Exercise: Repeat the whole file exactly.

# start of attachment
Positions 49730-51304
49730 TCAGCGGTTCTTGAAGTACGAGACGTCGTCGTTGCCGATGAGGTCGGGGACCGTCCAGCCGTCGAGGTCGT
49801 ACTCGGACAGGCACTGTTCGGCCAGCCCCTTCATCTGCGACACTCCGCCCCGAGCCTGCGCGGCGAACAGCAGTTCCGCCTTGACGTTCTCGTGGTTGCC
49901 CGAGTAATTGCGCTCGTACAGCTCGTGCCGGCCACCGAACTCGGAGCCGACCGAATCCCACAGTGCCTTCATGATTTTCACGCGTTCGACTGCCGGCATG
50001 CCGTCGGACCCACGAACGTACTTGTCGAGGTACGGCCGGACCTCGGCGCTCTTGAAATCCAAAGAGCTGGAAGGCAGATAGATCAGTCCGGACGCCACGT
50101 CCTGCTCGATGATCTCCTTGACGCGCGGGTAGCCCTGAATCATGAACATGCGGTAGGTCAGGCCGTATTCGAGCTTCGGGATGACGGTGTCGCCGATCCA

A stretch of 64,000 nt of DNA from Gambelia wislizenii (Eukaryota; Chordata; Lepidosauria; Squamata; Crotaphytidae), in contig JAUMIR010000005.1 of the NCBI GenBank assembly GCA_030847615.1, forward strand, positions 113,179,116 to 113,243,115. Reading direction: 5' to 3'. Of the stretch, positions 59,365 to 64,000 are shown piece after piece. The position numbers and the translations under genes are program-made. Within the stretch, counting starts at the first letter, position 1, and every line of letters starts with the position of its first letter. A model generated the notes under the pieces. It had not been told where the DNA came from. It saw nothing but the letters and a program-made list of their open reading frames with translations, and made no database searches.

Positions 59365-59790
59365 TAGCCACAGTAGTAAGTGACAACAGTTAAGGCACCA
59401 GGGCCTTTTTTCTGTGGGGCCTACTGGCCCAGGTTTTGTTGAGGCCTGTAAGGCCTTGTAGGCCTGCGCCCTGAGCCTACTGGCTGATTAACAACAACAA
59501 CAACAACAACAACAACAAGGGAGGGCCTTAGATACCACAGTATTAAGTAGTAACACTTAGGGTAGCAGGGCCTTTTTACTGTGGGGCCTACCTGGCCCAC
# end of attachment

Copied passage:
Positions 49730-51304
49730 TCAGCGGTTCTTGAAGTACGAGACGTCGTCGTTGCCGATGAGGTCGGGGACCGTCCAGCCGTCGAGGTCGT
49801 ACTCGGACAGGCACTGTTCGGCCAGCCCCTTCATCTGCGACACTCCGCCCCGAGCCTGCGCGGCGAACAGCAGTTCCGCCTTGACGTTCTCGTGGTTGCC
49901 CGAGTAATTGCGCTCGTACAGCTCGTGCCGGCCACCGAACTCGGAGCCGACCGAATCCCACAGTGCCTTCATGATTTTCACGCGTTCGACTGCCGGCATG
50001 CCGTCGGACCCACGAACGTACTTGTCGAGGTACGGCCGGACCTCGGCGCTCTTGAAATCCAAAGAGCTGGAAGGCAGATAGATCAGTCCGGACGCCACGT
50101 CCTGCTCGATGATCTCCTTGACGCGCGGGTAGCCCTGAATCATGAACATGCGGTAGGTCAGGCCGTATTCGAGCTTCGGGATGACGGTGTCGCCGATCCA

A stretch of 64,000 nt of DNA from Gambelia wislizenii (Eukaryota; Chordata; Lepidosauria; Squamata; Crotaphytidae), in contig JAUMIR010000005.1 of the NCBI GenBank assembly GCA_030847615.1, forward strand, positions 113,179,116 to 113,243,115. Reading direction: 5' to 3'. Of the stretch, positions 59,365 to 64,000 are shown piece after piece. The position numbers and the translations under genes are program-made. Within the stretch, counting starts at the first letter, position 1, and every line of letters starts with the position of its first letter. A model generated the notes under the pieces. It had not been told where the DNA came from. It saw nothing but the letters and a program-made list of their open reading frames with translations, and made no database searches.

Positions 59365-59790
59365 TAGCCACAGTAGTAAGTGACAACAGTTAAGGCACCA
59401 GGGCCTTTTTTCTGTGGGGCCTACTGGCCCAGGTTTTGTTGAGGCCTGTAAGGCCTTGTAGGCCTGCGCCCTGAGCCTACTGGCTGATTAACAACAACAA
59501 CAACAACAACAACAACAAGGGAGGGCCTTAGATACCACAGTATTAAGTAGTAACACTTAGGGTAGCAGGGCCTTTTTACTGTGGGGCCTACCTGGCCCAC